the packaging. You don't even need to gift wrap some of the amazingly
beautiful boxes. Or get mom the gift that keeps giving: sake glassware.
We have it all to make mom feel great on her special day.
You can review many of our sakes on our web site:
Back to top
Sake vibes - Blind sailing (no… not blind drunk)
In early April I had the incredible pleasure of meeting Scott Duncan a
fellow sake lover and all around great person. Scott came into the
store to buy some nigori sake that he loves dearly. We spoke for
several minutes before I noticed that Scott was "technically" blind. I
told him that I thought that he had a leg up on me when it comes to
tasting sake as I feel that when one sense is removed –like sight - it
makes your taste sense all the more acute. I don't know if Scott
bought this but he told me that he enjoys sake on his sailing boat. He
then explained that he is currently in the process of sailing around
the globe blind. He and another blind sailor Pamela Habek are trying
to become the first blind sailors to do so, and if you are at all
interested they have a
killer website that allows you to follow them
real time. By all means shoot them an email and tell them that your
friends at True Sake told you about them. Truly incredible.
Back to top
The restaurant sake/food pairing event has been moved to June.
Monday May 23rd:
A "Full Moon" Koshu Tasting. Welcome to the world of aged sakes. This
special evening will feature many different styles and categories of
aged sake, and will be highlighted by several "once in a lifetime"
Koshus that have no peers. Because of the limited quantities of these
amazing sakes this event is extremely limited and expensive.
3-5-8-10-25 year old sakes will come alive on a full moon evening for
12 tasters only at $85 per person. Includes perfect Koshu appetizers.
We will sell only two tickets per purchaser.
May the best connoisseur win!
Back to top
This month's "Ask Beau" question comes from Tamara W, a subscriber to
the Newsletter, who asked "What it the best thing to use to dilute my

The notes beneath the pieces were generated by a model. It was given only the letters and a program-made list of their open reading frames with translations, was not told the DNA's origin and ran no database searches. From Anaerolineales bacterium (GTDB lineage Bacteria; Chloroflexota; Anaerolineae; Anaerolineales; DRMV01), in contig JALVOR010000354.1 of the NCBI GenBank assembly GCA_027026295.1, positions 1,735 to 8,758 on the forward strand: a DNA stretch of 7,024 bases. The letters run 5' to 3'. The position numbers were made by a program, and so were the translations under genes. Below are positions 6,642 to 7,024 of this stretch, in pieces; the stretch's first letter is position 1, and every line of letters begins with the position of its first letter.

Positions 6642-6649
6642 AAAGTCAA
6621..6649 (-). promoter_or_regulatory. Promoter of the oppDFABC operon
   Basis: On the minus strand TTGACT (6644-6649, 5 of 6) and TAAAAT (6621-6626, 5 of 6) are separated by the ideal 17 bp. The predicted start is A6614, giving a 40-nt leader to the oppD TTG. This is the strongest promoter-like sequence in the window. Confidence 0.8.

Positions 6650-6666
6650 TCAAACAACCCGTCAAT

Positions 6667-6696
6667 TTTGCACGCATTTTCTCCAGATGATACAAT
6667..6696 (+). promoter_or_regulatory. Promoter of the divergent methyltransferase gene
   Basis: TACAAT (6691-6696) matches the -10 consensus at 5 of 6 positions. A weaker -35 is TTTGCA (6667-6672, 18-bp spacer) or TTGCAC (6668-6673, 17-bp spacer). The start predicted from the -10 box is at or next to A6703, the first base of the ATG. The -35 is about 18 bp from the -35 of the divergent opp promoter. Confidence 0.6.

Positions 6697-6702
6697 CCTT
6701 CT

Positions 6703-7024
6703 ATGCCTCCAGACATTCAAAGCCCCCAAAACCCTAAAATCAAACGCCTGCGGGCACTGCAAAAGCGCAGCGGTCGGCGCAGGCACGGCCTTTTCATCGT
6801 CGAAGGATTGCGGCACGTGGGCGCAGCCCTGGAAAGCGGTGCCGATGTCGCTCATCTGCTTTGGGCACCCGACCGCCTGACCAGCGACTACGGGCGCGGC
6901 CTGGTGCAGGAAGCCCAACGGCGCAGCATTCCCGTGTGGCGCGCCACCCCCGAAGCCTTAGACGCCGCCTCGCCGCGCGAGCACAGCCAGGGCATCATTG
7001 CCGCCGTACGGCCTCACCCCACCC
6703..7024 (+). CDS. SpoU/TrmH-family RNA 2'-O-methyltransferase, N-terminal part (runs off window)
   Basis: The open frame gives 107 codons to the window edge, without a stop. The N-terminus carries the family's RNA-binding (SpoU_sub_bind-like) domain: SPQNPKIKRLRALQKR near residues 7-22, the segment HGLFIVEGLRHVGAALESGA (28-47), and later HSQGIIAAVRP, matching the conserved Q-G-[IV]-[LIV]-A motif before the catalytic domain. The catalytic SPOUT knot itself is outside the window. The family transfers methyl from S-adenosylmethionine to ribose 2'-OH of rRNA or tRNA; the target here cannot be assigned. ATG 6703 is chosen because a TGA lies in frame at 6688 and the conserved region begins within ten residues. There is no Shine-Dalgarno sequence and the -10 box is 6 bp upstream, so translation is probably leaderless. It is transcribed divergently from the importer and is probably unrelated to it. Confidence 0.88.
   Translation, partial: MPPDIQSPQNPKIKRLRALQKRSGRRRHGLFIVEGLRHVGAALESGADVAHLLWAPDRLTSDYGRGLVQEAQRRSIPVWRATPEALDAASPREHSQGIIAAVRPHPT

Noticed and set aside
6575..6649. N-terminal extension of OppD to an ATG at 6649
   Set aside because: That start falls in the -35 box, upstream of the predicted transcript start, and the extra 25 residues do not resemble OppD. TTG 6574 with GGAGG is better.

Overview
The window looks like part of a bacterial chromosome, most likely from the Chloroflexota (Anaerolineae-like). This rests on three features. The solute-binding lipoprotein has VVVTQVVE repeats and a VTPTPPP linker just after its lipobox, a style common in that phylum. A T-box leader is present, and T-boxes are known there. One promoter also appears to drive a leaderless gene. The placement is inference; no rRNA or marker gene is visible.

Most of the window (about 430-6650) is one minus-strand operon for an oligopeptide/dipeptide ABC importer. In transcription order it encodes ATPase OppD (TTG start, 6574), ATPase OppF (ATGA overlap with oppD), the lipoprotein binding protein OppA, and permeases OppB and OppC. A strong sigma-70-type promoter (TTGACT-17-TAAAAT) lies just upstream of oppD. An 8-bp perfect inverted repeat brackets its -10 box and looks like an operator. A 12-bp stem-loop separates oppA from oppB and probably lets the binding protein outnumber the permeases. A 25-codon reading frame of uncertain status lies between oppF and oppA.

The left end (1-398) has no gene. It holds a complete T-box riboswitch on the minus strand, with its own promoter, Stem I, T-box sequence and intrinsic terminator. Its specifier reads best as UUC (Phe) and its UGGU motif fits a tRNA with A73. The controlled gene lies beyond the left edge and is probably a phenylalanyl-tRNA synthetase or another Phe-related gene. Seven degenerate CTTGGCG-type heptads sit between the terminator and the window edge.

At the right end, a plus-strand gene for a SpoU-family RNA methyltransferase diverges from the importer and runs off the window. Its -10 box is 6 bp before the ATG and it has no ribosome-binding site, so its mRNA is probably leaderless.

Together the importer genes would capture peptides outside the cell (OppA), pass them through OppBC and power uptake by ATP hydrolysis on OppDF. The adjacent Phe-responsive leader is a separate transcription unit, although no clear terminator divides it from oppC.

sake so that I can enjoy 2 glasses of it without getting that much
alcohol into my system?" Hmmmmm My first impulse was to say spit out
every other sip, but then I imagined a party situation and a realized
that a pocketbook spittoon isn't that fashionable.
My quick answer is to try a lower alcohol sake. For example Ichinokura
Himezen 8% or a Sparkling Sake at 6.5%. If that does not appeal to you
then I recommend freezing distilled water and making ice cubes to cut
the alcohol content. Don't use tap water or even filtered water as
they are both too flavorful and will dominate the nuances of your
selected sake. Lastly, there is the other water trick where you drink
a glass of water before each glass of sake. Hmmm, and if these don't
help then get smaller glasses!
Back to top
The SECRET WORD
Wow, are you guys lucky. Thanks to the kindness of Kazu Yamazaki of
the Japan Prestige Sake Association (the largest single importer of
sake into the US), I am psyched to announce that this month's SECRET
WORD sake is one of my top 10 favorite sakes of all time. The brewery
is called Gokyo and their "5 Bridges" Junmai is a great example of a
layered sake with full umami flavor and a classic junmai finish. This
bottle is pictured on many covers of sake books, and is regularly
priced at $24. But for you my dear readers a steal at $12. For those
who are new to this, the trick is to visit the store and say the
secret word under your breath so as to not alert others. Limit one
bottle per person, and phone in orders must order a minimum of three
other sakes for shipping. And the SECRET WORD is "Shochu Is The Devil."
Please send your sake specific questions to
askbeau2 @ truesake.com. (This
address is not for general questions and I only review the questions
once per month. All correspondence should use
info @ truesake.com.)
Back to top
Thank you for reading and enjoy both your sake and your life!
TRUE SAKE: America's First Sake Store.